Telling people that you’re writing a novel is a bit like telling people you’re trying to lose weight.
Some dieters want to appear in a bathing-suit in July with a magically whittled-down waist, without anyone knowing that they have been eating like a bird and spinning non-stop since the May long weekend.
Once you’ve told your friends that you’re on a diet, you may feel that your every bite is scrutinized; each sliver of birthday cake, handful of Doritos or basket of breadsticks eaten in public puts you on the defensive.
Some writers have a similar fantasy—to announce to their friends, family and frenemies that yes, their novel has just been published. They received a six-figure advance, and have been nominated for the Amazon.ca First Novel Award. Next stop—book signings, talk shows and movie options.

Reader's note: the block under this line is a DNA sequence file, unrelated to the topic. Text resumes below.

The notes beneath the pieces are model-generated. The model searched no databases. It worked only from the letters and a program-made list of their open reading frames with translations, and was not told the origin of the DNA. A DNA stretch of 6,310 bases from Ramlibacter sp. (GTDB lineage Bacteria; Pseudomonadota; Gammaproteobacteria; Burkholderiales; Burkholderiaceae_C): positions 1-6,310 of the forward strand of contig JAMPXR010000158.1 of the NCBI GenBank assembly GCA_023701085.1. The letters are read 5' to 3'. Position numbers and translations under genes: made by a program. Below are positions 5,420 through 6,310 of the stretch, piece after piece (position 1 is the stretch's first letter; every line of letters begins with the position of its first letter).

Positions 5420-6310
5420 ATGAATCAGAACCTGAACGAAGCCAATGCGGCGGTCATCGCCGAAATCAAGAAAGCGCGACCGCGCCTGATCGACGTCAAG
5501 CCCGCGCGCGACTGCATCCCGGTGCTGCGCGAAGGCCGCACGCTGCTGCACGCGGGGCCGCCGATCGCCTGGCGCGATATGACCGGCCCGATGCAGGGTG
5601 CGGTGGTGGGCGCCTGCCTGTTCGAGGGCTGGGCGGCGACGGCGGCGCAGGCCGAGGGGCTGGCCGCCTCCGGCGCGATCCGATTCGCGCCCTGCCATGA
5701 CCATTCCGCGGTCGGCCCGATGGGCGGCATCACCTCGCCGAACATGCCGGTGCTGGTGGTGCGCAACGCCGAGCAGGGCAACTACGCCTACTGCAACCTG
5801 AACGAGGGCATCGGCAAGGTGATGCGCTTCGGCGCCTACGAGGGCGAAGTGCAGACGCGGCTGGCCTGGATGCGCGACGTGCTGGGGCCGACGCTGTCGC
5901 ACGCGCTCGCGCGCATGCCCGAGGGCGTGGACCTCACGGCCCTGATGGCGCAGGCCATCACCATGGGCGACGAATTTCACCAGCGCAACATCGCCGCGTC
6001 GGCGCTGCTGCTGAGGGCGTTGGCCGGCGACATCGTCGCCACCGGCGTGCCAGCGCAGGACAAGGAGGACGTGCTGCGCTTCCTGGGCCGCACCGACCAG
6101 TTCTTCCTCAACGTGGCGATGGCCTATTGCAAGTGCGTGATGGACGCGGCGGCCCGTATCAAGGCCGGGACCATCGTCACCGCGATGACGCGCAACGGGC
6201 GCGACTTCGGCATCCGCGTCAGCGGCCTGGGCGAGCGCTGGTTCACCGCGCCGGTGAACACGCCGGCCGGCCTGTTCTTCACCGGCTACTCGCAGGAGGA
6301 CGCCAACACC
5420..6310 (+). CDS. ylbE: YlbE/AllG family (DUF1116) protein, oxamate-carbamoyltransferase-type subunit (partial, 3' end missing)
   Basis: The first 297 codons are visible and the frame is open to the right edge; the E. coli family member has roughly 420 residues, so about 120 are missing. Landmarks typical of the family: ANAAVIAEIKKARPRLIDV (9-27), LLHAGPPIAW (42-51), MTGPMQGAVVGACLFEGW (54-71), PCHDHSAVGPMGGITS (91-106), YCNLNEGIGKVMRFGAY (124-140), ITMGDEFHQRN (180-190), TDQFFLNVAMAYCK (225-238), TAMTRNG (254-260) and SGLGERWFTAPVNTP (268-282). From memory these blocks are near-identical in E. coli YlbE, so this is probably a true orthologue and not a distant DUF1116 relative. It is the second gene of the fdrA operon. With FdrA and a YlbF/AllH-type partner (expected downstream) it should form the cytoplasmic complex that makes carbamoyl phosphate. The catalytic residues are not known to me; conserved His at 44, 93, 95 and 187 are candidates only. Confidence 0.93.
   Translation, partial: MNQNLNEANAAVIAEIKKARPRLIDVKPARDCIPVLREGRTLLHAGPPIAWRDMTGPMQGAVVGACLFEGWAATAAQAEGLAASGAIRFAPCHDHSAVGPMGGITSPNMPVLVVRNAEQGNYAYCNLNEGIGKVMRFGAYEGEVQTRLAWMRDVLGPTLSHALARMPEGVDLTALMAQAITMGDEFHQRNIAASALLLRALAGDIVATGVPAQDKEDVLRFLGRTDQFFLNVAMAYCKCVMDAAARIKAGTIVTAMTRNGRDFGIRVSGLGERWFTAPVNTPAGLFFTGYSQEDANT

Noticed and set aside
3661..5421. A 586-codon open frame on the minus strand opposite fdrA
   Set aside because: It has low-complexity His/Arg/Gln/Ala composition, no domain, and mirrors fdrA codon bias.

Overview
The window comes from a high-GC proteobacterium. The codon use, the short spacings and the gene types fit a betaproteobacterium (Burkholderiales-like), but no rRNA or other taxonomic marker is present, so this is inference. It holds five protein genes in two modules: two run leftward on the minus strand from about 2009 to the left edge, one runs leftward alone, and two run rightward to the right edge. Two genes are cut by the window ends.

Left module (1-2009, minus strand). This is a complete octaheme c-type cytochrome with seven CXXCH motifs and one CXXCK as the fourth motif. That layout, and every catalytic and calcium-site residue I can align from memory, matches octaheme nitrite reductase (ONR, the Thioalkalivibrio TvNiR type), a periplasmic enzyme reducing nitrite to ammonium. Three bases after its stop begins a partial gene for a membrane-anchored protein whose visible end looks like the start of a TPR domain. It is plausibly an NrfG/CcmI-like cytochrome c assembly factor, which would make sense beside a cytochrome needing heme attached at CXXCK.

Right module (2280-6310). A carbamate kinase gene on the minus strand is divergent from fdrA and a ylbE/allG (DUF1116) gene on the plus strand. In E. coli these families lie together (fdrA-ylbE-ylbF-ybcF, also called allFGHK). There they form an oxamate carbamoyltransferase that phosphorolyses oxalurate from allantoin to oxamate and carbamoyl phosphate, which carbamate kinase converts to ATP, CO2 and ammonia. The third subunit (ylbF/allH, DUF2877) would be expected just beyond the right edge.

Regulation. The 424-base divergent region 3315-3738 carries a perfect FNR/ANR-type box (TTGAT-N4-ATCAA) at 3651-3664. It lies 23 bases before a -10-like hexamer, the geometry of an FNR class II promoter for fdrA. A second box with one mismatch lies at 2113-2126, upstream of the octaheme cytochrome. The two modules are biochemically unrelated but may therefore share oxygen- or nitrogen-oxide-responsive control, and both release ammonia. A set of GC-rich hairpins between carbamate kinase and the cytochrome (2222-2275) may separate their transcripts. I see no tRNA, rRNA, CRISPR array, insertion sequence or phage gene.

A writer doesn’t want to hear the dreaded question: “How’s that novel you’re working on?” This seemingly innocent question is usually asked by the writer’s supposedly supportive spouse during a weak moment when the writer has been sucked into a Survivor clip show.
Some dieters and writers prefer to keep their efforts under wraps. They’re waiting for the big reveal. They’re thinking, what happens if I fail? What if I never drop those last 10 pounds, or write those final 10,000 words? They think it’s easier to toil away in secret. After all, it’s better to have tried and failed quietly, than boasted of your efforts and fallen on your face in public. Right?
Don’t be bashful. You’re writing a novel—that’s something to be celebrated. It means you’re further along in achieving your dreams than 99% of those who say they “want to write a book someday.”
Tell people what you’re up to. Your friends could turn out to be your biggest supporters and motivators. They might ask uncomfortable questions—like why you’re watching reality TV instead of writing. Think of them as your accountability partners.
So—how’s that novel you’re working on?